Despite the U.S. position, many Americans personally sympathized with Britain, France, and their allies. American institutions lent large sums to the Allied governments, giving the U.S. a financial stake in the outcome of the war. Nearly 10% of Americans identified as ethnic Germans, most of whom hoped the United States would remain neutral in the war.
In November of 1916, President Woodrow Wilson won a close re-election under the slogan “He Kept Us Out of War.” Yet in early 1917 when Russia’s internal political revolutions effectively took them out of the war against Germany, the prospects for the Allies darkened. Already receiving massive shipments of supplies and a near limitless line of credit from the U.S., the Allies needed reinforcements.
When easing Eastern military pressures made more forces available for their Western Front, Germany sensed the tide was turning. To capitalize on the shift, German leaders agreed in January of 1917 to resume unrestricted submarine warfare to break the devastating army stalemate in Europe and the British navy’s successful blockade of critical German supply ports. This pushed American public opinion toward intervention... Germany’s unrestricted submarine warfare strategy sent more merchant and passenger ships to the ocean’s floor and the loss of American lives mounted. The U.S. protested and in February severed diplomatic relations with Germany, while Congress appropriated funds for increased military affairs.About the same time, British cryptographers intercepted and began deciphering Germany’s “Zimmermann Telegram” offering U.S. territory to Mexico in return for joining the German cause. Though Mexico declaring war was not perceived as an imminent threat by the American public, sensational headlines trumpeted each new development as one of history’s most influential acts of codebreaking played out. Across the nation, support grew for intervention.
On March 20, almost a month after the Zimmerman Telegram hit the American press, President Wilson convened the Cabinet to discuss moving from a policy of armed neutrality to war. It was unanimous: all members advised war. With a proclamation already being drafted by President Wilson, the American steamship Aztec was torpedoed and sunk by Germany on April 1.On April 2, President Wilson asked Congress to declare war against Germany specifically citing Germany’s renewed submarine policy as “a war against mankind. It is a war against all nations.” He also spoke about German spying inside the U.S. and the treachery of the Zimmermann Telegram. Wilson urged that “the world must be made safe for democracy.”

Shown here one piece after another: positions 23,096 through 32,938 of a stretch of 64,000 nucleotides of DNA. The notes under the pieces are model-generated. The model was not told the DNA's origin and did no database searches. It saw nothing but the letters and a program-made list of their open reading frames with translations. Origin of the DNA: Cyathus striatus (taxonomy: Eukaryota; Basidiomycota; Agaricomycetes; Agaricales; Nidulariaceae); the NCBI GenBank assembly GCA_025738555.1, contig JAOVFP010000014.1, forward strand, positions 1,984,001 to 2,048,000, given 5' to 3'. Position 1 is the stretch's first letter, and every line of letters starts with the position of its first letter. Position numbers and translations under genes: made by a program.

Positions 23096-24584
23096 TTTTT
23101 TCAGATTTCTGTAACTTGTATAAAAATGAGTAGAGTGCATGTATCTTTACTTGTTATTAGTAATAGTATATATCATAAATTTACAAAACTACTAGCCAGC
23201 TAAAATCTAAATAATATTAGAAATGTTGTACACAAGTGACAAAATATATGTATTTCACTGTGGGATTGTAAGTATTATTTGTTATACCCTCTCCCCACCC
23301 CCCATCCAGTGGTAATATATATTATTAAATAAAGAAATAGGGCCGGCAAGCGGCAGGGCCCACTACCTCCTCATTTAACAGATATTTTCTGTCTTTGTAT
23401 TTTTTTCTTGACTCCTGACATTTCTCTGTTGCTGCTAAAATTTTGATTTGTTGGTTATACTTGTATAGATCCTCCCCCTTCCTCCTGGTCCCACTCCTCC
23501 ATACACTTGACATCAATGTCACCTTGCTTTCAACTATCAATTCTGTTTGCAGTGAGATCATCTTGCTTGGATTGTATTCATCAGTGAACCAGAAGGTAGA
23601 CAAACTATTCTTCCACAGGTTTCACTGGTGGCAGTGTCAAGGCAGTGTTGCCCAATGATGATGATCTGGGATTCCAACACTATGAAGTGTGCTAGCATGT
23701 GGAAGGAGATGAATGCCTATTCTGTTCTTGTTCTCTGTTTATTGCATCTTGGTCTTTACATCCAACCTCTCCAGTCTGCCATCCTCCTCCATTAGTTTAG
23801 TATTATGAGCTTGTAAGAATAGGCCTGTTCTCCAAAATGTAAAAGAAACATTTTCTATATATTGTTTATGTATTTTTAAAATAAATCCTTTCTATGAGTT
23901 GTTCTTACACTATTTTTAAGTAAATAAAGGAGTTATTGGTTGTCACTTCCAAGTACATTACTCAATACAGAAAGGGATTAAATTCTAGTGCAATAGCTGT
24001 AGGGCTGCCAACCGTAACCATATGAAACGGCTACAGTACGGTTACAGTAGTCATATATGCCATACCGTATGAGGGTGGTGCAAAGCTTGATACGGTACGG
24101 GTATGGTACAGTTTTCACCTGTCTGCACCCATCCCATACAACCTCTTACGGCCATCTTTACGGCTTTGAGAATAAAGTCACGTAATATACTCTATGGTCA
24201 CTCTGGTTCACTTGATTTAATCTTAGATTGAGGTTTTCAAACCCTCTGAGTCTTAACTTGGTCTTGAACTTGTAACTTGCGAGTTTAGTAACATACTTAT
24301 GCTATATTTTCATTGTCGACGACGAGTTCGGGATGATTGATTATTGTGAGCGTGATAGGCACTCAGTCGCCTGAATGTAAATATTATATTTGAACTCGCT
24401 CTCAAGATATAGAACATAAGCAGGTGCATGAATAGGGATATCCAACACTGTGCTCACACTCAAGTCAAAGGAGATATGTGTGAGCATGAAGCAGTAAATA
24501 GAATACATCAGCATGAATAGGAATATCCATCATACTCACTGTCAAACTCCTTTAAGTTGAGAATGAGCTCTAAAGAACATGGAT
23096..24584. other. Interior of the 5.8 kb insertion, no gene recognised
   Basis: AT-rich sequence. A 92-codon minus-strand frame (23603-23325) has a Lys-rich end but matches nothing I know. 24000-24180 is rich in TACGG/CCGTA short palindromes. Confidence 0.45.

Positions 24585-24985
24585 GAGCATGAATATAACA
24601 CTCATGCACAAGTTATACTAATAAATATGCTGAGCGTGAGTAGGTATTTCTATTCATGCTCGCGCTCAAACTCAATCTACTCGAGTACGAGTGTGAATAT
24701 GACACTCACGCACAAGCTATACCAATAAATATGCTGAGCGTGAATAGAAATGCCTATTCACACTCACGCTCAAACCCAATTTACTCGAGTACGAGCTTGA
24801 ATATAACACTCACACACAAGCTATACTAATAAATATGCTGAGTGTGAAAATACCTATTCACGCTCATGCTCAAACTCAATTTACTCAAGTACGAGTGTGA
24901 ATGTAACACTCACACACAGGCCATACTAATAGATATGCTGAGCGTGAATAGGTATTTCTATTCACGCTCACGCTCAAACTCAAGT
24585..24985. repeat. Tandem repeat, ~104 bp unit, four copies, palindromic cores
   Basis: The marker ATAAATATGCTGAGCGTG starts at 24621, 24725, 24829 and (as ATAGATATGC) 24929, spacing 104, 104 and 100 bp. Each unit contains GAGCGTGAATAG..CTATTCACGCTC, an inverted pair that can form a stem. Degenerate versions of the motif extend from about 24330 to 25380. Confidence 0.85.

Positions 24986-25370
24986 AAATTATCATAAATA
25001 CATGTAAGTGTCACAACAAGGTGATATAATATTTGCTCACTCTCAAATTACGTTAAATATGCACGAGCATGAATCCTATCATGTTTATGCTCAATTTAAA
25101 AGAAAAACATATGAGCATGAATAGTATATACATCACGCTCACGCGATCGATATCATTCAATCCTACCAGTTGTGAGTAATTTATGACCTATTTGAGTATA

- MILITARISM was one of the four major causes of the war. It was an “arms race.” Because Britain had a large navy, Germany wanted a large navy too. Germany and France competed to build larger armies. Many nations introduced “universal conscription” (the draft), even in times of peace. For reasons of prestige and self-defense, the more one nation built up its army and navy, the more other nations felt they had to do the same. The expense of the “arms race” fell on civilian populations in the form of high taxes. Between 1870 and 1914, all of the major powers except Great Britain and the United States, doubled the size of their armies.
- ALLIANCES For twenty years, the nations of Europe had been making alliances. It was thought the alliances would promote peace. Each country would be protected by others in case of war, making it foolish for one country to wage war on another.
- .. IMPERIALISM Another cause of World War I was that European nations ruled smaller countries, called colonies, and competed with each other to amass more colonies. Gathering colonies is known as IMPERIALISM. The purpose of imperialism was and is to build up national wealth and influence by owning colonies. Both France and Britain had many colonies in Africa and Asia. In the 1880s and 1890s, Germany and Italy decided they wanted a colonial empire too. This global competition for land caused confrontations and conflicts in many places. For example, Great Britain almost went to war with France and the United States during the 1880s over colonies.